Original German WWII Luftwaffe M40 Single Decal Helmet with 56cm Liner & Damaged Chinstrap - ET64
Original Item: Only One Available. This is a great original example Model 1940 German WWII helmet with a single Luftwaffe Eagle decal. This stamped sheet steel construction helmet retains over 90% of the original lightly textured Luftwaffe Fliegerblau (Flyer's Blue) Blue-Gray paint, and really has a great look! The decal is unfortunately a bit worse off, looking like it did not adhere well to to paint, and is retained at probably about 35%, though it is still undeniably a Luftwaffe decal.
The reverse, interior, neck guard apron is heat lot number stamped 914 and the interior, left side, apron has the stamped manufacturer's code and size, ET64 indicating that it was manufactured by Eisenhuttenwerk AG of Thale, located in the Harz district in Saxony, Germany. Size 64 is a nice medium size that can accommodate liners from 56cm to 57cm or US 7 to 7 1/8. Size 64 shells are harder to find and are therefore more valuable to a collector.
All three original liner retaining pins are intact, however they look to be plated steel, which paint does not adhere well to, so most of the paint is missing. There is also some plating loss and oxidation to the tops of the pins. The interior of the helmet still has an original M31 leather liner with all eight fingers still present, showing overall wear from service. The leather is somewhat dry, with some wear around the edge. The top tie strap is still intact, threaded through all eight fingers. The outer side of the galvanized steel liner band over the left ear is marked 64 n.A / 56, indicating that this is a size 56 liner for a size 64 shell. There is a faint maker marking on the other side of the band, but we cannot make out enough of it for a definitive identification.
The chin strap is still present, however it has become stiff over time, and broke through completely about 4 inches from the left side loop. There is also a previous repair with string wrapped and glued around the leather just next to the loop.
Overall a very nice condition genuine M40 Single Decal Luftwaffe helmet! This is an item that will only continue to appreciate in value over time.
The first "modern" steel helmets were introduced by the French army in early 1915 and were shortly followed by the British army later that year. With plans on the drawing board, experimental helmets in the field, ("Gaede" helmet), and some captured French and British helmets the German army began tests for their own steel helmet at the Kummersdorf Proving Grounds in November, and in the field in December 1915. An acceptable pattern was developed and approved and production began at Eisen-und Hüttenwerke, AG Thale/Harz, (Iron and Foundry Works), in the spring of 1916.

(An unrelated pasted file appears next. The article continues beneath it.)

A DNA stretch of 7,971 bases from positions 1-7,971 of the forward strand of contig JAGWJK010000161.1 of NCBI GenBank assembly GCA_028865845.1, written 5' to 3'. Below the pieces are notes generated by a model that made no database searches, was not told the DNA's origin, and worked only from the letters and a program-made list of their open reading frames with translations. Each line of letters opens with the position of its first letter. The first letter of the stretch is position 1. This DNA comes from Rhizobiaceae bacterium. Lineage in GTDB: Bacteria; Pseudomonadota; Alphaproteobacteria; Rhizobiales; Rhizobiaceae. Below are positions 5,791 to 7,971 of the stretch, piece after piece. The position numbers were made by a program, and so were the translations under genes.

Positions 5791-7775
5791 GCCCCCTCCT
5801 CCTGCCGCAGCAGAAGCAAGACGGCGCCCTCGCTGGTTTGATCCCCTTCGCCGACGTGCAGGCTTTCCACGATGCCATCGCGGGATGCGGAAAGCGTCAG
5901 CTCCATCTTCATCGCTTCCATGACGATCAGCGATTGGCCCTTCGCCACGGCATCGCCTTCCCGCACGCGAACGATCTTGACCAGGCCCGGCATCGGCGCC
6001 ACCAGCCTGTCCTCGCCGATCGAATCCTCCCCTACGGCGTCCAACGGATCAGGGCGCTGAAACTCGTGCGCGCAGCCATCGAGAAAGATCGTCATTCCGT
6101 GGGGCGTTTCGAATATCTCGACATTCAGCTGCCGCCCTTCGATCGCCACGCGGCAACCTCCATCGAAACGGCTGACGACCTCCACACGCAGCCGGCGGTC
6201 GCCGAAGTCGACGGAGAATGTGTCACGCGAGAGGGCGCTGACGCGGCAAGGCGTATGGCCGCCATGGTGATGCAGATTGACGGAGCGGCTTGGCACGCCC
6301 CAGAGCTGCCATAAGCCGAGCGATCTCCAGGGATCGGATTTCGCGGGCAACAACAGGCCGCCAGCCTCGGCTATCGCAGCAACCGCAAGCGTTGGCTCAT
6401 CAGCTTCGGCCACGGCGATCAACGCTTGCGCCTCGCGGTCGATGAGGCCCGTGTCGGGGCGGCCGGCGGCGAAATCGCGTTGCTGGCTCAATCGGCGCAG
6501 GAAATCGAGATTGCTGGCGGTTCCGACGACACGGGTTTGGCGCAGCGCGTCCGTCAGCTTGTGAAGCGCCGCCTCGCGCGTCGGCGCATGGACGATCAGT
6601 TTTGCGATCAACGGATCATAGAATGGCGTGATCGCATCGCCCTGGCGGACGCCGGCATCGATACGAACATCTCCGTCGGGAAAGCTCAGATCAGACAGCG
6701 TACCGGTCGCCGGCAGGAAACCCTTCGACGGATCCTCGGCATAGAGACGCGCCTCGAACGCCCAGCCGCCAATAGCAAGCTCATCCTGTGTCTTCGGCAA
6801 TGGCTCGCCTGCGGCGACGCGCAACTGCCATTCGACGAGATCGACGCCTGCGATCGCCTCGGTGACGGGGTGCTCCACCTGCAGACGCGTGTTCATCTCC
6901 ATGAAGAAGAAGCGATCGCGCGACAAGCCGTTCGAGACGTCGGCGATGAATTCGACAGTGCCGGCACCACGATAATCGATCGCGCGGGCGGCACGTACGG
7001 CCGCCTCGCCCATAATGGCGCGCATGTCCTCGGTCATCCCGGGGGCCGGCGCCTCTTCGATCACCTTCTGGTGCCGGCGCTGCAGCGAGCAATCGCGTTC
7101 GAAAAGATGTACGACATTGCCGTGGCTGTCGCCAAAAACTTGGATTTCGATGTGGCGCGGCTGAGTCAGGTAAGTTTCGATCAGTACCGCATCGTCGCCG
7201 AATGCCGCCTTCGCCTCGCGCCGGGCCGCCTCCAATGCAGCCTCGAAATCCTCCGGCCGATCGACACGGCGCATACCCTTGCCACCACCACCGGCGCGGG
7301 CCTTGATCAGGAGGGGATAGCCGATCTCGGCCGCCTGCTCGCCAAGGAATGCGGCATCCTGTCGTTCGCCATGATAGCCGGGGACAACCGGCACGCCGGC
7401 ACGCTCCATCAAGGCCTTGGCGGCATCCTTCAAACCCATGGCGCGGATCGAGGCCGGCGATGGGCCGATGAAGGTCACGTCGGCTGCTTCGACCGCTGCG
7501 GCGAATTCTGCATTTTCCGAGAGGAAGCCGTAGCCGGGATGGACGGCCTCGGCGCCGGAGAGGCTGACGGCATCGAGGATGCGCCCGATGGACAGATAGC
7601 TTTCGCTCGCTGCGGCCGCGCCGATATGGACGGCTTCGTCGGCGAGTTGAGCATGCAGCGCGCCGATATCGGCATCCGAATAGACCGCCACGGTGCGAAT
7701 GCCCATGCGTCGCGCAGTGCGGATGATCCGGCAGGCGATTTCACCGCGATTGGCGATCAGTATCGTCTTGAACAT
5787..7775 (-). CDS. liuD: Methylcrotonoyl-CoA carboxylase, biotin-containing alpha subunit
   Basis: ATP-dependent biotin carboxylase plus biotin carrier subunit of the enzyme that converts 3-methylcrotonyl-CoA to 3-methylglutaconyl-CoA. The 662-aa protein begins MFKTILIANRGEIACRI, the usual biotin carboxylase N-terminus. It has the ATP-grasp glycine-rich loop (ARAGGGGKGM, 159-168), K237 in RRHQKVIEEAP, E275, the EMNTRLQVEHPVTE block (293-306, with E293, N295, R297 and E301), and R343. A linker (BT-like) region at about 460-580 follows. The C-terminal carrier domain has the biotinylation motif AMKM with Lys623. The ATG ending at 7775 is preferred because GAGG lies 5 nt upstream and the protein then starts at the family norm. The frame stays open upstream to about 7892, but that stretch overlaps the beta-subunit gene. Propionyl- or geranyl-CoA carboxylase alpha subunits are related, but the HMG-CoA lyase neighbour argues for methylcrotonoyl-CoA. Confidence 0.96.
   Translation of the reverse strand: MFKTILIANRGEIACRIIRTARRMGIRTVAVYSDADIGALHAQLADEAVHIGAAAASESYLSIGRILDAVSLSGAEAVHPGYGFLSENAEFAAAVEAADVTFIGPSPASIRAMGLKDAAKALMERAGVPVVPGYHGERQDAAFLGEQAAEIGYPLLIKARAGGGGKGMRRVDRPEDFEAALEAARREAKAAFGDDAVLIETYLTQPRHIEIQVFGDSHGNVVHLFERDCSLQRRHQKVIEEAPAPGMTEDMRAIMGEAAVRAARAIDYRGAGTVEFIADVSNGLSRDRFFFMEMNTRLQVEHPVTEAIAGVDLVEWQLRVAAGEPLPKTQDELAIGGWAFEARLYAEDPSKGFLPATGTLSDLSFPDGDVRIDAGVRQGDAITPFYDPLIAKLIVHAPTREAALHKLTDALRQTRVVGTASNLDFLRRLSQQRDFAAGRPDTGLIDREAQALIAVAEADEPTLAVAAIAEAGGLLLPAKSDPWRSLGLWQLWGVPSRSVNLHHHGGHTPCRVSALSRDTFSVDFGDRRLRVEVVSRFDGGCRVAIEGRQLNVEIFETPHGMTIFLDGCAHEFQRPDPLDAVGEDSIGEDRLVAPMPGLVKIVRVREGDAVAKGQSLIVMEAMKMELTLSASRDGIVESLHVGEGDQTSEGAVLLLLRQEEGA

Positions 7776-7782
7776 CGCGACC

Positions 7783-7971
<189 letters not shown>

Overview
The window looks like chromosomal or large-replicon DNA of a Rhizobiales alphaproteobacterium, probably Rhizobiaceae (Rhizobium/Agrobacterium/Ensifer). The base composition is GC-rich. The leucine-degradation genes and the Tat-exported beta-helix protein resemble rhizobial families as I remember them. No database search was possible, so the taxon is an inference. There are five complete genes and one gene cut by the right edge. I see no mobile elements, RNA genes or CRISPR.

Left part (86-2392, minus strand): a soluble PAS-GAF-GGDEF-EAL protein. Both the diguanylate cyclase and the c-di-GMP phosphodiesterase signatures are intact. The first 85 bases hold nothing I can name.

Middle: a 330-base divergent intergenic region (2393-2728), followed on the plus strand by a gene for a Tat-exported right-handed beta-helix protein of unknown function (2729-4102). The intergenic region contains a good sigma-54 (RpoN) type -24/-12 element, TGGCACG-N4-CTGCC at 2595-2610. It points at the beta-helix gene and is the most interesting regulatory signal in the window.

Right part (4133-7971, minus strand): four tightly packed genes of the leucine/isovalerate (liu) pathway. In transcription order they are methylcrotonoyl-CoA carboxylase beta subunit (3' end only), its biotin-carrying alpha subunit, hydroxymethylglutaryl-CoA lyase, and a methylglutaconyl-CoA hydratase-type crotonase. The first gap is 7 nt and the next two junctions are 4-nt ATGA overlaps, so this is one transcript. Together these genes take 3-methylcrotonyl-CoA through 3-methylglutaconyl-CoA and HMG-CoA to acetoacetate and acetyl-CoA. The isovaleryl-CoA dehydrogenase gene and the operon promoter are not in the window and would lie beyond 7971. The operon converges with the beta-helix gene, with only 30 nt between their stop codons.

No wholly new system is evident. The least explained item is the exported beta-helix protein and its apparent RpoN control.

These first modern M16 helmets evolved into the M18 helmets by the end of WWI. The M16 and M18 helmets remained in usage through-out the Weimar Reichswehr, (National Defence Force, Circa 1919-1933), era and on into the early years of the Third Reich until the development of the smaller, lighter M35 style helmet in June 1935.
In 1934 tests began on an improved Stahlhelm, whose design was a development of World War I models. The Eisenhüttenwerke company of Thale carried out prototype design and testing, with Dr. Friedrich Schwerd once again taking a hand.
The new helmet was pressed from sheets of molybdenum steel in several stages. The size of the flared visor and skirt was reduced, and the large projecting lugs for the obsolete armor shield were eliminated. The ventilator holes were retained, but were set in smaller hollow rivets mounted to the helmet's shell. The edges of the shell were rolled over, creating a smooth edge along the helmet. Finally, a completely new leather suspension, or liner, was incorporated that greatly improved the helmet's safety, adjustability, and comfort for each wearer. These improvements made the new M1935 helmet lighter, more compact, and more comfortable to wear than the previous designs.
The Army's Supreme Command officially accepted the new helmet on June 25, 1935 and it was intended to replace all other helmets in service.
The M1935 design was slightly modified in 1940 to simplify its construction, the manufacturing process now incorporating more automated stamping methods. The principal change was to stamp the ventilator hole mounts directly onto the shell, rather than utilizing separate fittings. In other respects, the M1940 helmet was identical to the M1935. The Germans still referred to the M1940 as the M1935, while the M1940 designation were given by collectors.
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